A senior British source has said that a deal is now possible and the two sides are in a position to start writing the text for a treaty. However, the EU’s continued demands on access to British fishing waters and so called level playing field provisions is imperilling the talks. Meanwhile, Mr Johnson is under new pressure from Brexiteers including senior Tory MPs not to surrender to EU demands with a new checklist produced to see if any deal meets the standards required by campaigners. Following, the discussion between the Prime Minister and Ms von dr Leyan, yesterday, a Downing Street spokesman said: “The Prime Minister set out that, while some progress had been made in recent discussions, significant differences remain in a number of areas, including the so-called level playing field and fish.
“The Prime Minister and President agreed that their negotiating teams would continue talks in London next week, beginning on Monday, in order to redouble efforts to reach a deal.
“They agreed to remain in personal contact about the negotiations.”
But a source close to the negotiating team said that the talks are still bogged down because of the EU’s refusal to respect British red lines.
Just over two weeks ago, the EU finally conceded to UK demands to talk across all areas of any potential free trade agreement, and to knuckle down and work on legal texts. Since then there have been round-the-clock intensive talks in both London and Brussels.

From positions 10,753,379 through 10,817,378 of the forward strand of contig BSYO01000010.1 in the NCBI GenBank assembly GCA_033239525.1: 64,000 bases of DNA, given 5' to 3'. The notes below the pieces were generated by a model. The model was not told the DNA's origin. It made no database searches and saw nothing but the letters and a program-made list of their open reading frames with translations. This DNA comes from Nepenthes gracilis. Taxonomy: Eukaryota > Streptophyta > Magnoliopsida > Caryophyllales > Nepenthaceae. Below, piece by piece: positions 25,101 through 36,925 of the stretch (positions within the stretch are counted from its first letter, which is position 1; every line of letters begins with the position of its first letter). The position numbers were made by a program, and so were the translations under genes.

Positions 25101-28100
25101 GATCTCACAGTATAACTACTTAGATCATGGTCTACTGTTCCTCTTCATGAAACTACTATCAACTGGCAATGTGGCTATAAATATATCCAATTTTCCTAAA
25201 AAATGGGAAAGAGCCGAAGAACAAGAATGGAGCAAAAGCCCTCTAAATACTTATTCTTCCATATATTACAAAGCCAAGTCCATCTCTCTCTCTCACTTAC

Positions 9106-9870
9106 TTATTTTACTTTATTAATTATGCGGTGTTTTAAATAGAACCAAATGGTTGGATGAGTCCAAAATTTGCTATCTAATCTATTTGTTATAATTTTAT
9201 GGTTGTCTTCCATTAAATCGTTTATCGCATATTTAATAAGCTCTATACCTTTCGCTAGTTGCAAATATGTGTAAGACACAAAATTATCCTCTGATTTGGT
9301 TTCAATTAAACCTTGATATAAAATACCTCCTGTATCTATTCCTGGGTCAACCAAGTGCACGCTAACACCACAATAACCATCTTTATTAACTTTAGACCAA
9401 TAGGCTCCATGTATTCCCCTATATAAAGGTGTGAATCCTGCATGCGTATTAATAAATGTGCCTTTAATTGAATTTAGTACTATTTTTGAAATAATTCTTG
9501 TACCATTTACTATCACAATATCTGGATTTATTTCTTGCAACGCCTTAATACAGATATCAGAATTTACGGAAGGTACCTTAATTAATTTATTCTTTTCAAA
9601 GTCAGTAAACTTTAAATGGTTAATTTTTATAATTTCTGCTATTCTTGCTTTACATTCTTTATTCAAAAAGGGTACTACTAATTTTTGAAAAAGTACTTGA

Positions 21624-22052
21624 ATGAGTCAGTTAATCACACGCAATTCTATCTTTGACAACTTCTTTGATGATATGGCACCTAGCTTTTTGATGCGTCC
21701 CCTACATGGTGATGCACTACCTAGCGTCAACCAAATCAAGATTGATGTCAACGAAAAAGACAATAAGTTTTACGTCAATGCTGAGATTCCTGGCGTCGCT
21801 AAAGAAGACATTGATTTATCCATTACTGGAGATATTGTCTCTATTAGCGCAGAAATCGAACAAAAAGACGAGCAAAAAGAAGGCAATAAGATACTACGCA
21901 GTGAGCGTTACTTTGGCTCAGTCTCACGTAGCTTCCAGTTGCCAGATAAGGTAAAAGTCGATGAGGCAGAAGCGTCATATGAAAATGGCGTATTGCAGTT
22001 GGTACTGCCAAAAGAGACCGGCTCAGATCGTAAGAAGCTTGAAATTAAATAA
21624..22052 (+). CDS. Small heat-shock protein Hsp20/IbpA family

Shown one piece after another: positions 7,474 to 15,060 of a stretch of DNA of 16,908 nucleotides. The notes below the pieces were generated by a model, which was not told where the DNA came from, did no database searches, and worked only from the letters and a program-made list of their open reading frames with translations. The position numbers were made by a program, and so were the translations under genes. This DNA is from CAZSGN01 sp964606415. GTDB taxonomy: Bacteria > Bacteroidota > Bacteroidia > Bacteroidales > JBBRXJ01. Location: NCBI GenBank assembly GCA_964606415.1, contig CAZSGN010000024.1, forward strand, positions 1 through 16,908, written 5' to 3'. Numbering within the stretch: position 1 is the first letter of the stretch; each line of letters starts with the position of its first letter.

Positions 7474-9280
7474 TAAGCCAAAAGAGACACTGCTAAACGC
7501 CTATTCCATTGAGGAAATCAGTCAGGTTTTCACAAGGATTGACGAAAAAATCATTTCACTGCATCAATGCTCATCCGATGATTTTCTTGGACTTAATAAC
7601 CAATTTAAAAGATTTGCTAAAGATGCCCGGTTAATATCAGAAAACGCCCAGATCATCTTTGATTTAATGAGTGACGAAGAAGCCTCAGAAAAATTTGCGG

There has been some progress, but the EU’s current approach is not going to get a deal over the line.
A source close to the negotiations said: “It’s now clear that the process could allow for an agreement, but it’s a shame this is having to be done so quickly because of the EU’s foot-dragging until very recently. And there is still a long way to go; a deal is by no means certain unless we see a change of approach from Michel Barnier and his team.”
According to sources the Prime Minister still believes it is worth trying to reach a deal, and the teams will continue to negotiate intensively to see if the gaps can be narrowed. Michel Barnier and his team will travel to London on Sunday to resume intensive negotiations from tomorrow morning.
A UK government source said: “Unfortunately we haven’t achieved as much as we’d hoped during this intensive talks so far. We still need more realism from the EU. They can’t expect us to agree to a Treaty under which we can’t move away from EU norms in important areas. And they don’t seem to have realised the scale of change in fishing rights they face if there is no agreement.
“It is clear that time is incredibly short. Ratification puts more time pressure on the EU than the UK. The EU have to translate any agreement into 24 languages and get it through the European Parliament. “The UK will continue to work with energy and ambition to see if the remaining gaps can be closed. We hope for the same from the EU.”
But former Tory leader Sir Iain Duncan Smith is now leading efforts to make sure the Prime Minister does not compromise too much in a trade deal. He has worked with the Centre for Brexit Policy (CBP) to come up with a checklist of demands.
The CBP has said that any Brexit deal the Prime Minister agrees with the EU must “take back control of our laws, borders, money and fisheries” or else he will “break our promise to those who voted for us”.
Sir Iain said: “The Conservative Party must uphold the manifesto commitments of 2019.
“That manifesto made it explicitly clear, we would take back control of our laws, borders, money and fisheries.
“A manifesto is a binding contract with the British people which means we cannot have any part of the UK remaining part of the EU customs union or single market.
“The withdrawal agreement, (WA) leaves us subject to the European Court of Justice which if we strike a trade deal would breach our manifesto pledge to the British people. This is why unless the WA is changed, then any deal will break our promise to those who voted for us.”